1. 10 mmHg
  2. 15 mmHg
  3. 20 mmHg
  4. 25 mmHg
Explanation: The most recent guidelines (Management of Pediatric Severe Traumatic Brain Injury: 2019 Consensus and Guidelines-Based Algorithm for First and Second Tier Therapies) supports the use of less than 20 mm Hg as an initial ICP target in all age groups and also supports the need for an intervention when ICP is raised greater than 20 mm Hg for at least 5 minutes.
  1. Absent pupillary light reflexes
  2. Poor GCS
  3. No motor movement
  4. Inabilty to separate from mechanical ventilator
Explanation: Absence of pupillary light reflexes is the most reliable examination finding for predicting a poor outcome. Motor responses (and thus GCS) can be affected by the lingering effects of sedative and analgesic medications, so they have higher false-positive rates, especially within the first 72 hours. MV reliance is not a sensitive marker.
  1. Decrease cerebral blood flow more than mannitol
  2. Have a longer duration of action
  3. Have a greater risk of nephrotoxicity
  4. Decrease intracranial pressure (ICP) more than mannitol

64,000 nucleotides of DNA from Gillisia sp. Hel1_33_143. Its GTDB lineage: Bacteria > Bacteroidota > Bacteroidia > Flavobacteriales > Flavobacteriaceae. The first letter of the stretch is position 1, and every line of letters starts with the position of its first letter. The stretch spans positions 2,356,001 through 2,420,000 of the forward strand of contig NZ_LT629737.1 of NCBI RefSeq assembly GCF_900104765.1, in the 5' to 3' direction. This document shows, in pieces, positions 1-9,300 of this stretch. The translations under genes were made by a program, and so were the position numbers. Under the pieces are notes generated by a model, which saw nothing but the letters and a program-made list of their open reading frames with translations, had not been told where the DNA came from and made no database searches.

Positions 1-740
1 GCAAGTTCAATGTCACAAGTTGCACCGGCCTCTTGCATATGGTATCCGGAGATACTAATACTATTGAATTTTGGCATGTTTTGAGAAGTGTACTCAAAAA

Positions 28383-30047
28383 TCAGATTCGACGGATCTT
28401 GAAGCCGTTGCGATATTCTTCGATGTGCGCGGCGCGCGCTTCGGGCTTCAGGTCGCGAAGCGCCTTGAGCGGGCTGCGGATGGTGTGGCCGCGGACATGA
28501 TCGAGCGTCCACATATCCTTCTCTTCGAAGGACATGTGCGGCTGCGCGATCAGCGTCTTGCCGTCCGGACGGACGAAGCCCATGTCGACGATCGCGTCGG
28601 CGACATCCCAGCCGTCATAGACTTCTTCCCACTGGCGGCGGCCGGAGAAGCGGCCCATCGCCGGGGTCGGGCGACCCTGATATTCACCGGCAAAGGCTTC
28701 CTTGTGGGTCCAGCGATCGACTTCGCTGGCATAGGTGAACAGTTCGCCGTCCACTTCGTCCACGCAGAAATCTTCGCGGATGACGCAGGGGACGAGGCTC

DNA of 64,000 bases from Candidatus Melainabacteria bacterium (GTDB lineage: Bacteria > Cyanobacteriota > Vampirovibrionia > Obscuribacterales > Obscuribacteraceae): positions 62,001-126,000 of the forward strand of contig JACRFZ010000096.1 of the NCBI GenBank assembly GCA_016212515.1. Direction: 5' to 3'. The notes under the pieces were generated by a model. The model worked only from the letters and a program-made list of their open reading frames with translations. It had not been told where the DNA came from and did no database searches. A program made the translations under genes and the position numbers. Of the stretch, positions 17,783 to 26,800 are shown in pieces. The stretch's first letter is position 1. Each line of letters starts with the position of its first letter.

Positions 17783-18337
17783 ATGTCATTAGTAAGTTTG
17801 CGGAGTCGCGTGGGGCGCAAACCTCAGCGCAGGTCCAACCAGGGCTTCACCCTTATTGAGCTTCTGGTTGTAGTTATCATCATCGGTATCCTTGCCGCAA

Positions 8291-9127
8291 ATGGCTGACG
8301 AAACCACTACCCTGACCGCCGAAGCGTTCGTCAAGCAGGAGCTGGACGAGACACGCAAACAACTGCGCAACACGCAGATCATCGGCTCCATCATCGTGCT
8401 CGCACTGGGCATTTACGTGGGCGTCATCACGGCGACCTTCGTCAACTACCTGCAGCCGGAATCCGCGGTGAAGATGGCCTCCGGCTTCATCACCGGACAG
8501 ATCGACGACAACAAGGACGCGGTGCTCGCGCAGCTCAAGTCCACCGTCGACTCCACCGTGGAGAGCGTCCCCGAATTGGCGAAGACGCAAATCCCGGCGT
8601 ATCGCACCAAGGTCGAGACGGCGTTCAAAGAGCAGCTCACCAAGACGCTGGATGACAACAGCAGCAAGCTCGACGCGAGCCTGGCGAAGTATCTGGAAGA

Explanation: In a study by Battison et al (PubMed), median ICP reductions were greater using hypertonic saline solution versus mannitol infusion, with the mean ICP reduction of 13 mmHg for hypertonic saline versus 7.5 mmHg reduction with mannitol.
  1. Increased urine osmolality in the presence of hypernatremia
  2. Decreased urine osmolality in the presence of hypernatremia
  3. Decreased urine osmolality in the presence of hyponatremia
  4. Increased urine osmolality in the presence of hyponatremia
Explanation: DI is a common anticipated complication following trans-cranial operation. This occurs due to injury to the pituitary stalk or hypothalamus, resulting in decreased anti-diuretic secretion and diminished ability to concentrate urine. It is characterized by increased UOP output (≥4 mL/kg/h) of dilute urine (<300 mOsm/kg).

  1. t1 = 5 mins, t2 = 30 mins
  2. t1 = 10 mins, t2 = 60 mins
  3. t1 = 5 mins, t2 = 60 mins
  4. t1 = 10 mins, t2 = 30 mins
Explanation: Status Epilepticus (SE) is a condition resulting either from the failure of the mechanisms responsible for seizure termination or from the initiation of mechanisms which lead to abnormally prolonged seizures (after time point t1). It is a condition that can have long-term consequences (after time point t2), including neuronal death, neuronal injury, and alteration of neuronal networks, depending on the type and duration of seizures.
  • For Tonic-Clonic (TC) SE, t1 is 5 mins and t2 is 30 mins. 
  • For Focal SE with impaired consciousness,  t1 is 10 mins and t2 is >60 mins.
  • For absence SE,  t1 is 10-15 mins and t2 is unknown.
See "A definition and classification of status epilepticus--Report of the ILAE Task Force on Classification of Status Epilepticus" by Eugen Trinka published in Epilepsia 2015.